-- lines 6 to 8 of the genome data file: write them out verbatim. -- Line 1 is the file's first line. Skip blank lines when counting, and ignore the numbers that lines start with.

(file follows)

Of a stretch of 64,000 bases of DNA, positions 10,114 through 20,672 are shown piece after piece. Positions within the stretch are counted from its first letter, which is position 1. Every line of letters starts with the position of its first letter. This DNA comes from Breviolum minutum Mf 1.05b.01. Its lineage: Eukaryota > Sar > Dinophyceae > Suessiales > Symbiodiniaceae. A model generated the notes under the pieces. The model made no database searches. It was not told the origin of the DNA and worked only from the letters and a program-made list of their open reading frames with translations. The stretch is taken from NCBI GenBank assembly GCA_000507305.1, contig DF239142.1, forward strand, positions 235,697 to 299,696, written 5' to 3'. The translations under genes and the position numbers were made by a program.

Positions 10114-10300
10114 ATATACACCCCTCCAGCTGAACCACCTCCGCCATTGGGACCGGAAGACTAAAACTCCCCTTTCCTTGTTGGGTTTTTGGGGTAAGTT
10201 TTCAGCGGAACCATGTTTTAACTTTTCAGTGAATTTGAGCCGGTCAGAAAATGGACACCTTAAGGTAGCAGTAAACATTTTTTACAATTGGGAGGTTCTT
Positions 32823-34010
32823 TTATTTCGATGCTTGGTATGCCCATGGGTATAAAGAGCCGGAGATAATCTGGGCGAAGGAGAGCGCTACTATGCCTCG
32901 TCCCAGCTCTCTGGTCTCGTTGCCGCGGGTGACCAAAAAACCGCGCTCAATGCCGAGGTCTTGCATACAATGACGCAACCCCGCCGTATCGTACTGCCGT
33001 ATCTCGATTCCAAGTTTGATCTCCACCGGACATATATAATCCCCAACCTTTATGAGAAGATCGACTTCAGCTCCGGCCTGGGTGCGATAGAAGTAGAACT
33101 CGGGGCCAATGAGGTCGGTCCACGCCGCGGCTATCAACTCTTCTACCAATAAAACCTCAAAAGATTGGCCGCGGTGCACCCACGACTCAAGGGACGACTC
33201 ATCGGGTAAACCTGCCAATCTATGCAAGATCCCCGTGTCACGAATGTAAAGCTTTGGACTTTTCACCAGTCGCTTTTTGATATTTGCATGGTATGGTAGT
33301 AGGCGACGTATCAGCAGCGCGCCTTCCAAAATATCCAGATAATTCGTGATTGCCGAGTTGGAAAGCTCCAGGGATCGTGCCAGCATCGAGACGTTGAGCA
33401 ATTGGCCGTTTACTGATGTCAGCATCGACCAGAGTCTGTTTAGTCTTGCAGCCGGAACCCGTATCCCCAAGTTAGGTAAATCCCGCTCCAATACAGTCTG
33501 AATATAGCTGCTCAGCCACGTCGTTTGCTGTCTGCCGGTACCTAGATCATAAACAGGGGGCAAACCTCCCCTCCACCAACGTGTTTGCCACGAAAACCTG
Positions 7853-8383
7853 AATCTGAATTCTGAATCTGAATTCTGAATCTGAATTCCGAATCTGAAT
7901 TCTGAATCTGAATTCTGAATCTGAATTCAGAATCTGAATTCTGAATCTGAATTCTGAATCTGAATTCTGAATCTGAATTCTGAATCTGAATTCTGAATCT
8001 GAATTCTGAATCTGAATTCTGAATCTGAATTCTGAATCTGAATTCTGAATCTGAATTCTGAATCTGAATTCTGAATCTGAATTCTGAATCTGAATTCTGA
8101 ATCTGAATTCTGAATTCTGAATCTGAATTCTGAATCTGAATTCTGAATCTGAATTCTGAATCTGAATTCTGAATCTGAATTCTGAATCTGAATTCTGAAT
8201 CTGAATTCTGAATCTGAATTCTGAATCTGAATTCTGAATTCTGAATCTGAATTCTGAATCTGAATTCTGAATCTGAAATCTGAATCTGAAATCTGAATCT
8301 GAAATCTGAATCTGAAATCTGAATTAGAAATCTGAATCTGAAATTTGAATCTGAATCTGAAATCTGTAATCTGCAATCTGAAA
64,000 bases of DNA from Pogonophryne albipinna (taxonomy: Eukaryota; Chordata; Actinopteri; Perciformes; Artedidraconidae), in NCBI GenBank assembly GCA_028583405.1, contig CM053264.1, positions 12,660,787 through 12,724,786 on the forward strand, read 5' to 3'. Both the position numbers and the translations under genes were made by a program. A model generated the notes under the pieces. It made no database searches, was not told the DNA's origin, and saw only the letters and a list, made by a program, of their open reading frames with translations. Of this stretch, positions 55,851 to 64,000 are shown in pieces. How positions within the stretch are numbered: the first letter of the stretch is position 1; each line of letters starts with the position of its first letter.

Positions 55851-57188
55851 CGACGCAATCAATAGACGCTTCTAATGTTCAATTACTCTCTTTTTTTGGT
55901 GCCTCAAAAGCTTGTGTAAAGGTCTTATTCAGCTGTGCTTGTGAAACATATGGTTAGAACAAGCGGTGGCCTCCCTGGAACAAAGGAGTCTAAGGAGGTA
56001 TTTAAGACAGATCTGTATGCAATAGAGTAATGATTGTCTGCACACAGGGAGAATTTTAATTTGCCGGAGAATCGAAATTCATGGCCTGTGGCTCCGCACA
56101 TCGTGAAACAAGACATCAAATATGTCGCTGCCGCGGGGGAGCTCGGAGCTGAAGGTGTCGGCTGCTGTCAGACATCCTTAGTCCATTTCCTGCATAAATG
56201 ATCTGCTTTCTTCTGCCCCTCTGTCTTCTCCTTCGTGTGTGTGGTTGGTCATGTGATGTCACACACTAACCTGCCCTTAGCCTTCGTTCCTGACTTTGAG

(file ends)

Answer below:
32823 TTATTTCGATGCTTGGTATGCCCATGGGTATAAAGAGCCGGAGATAATCTGGGCGAAGGAGAGCGCTACTATGCCTCG
32901 TCCCAGCTCTCTGGTCTCGTTGCCGCGGGTGACCAAAAAACCGCGCTCAATGCCGAGGTCTTGCATACAATGACGCAACCCCGCCGTATCGTACTGCCGT
33001 ATCTCGATTCCAAGTTTGATCTCCACCGGACATATATAATCCCCAACCTTTATGAGAAGATCGACTTCAGCTCCGGCCTGGGTGCGATAGAAGTAGAACT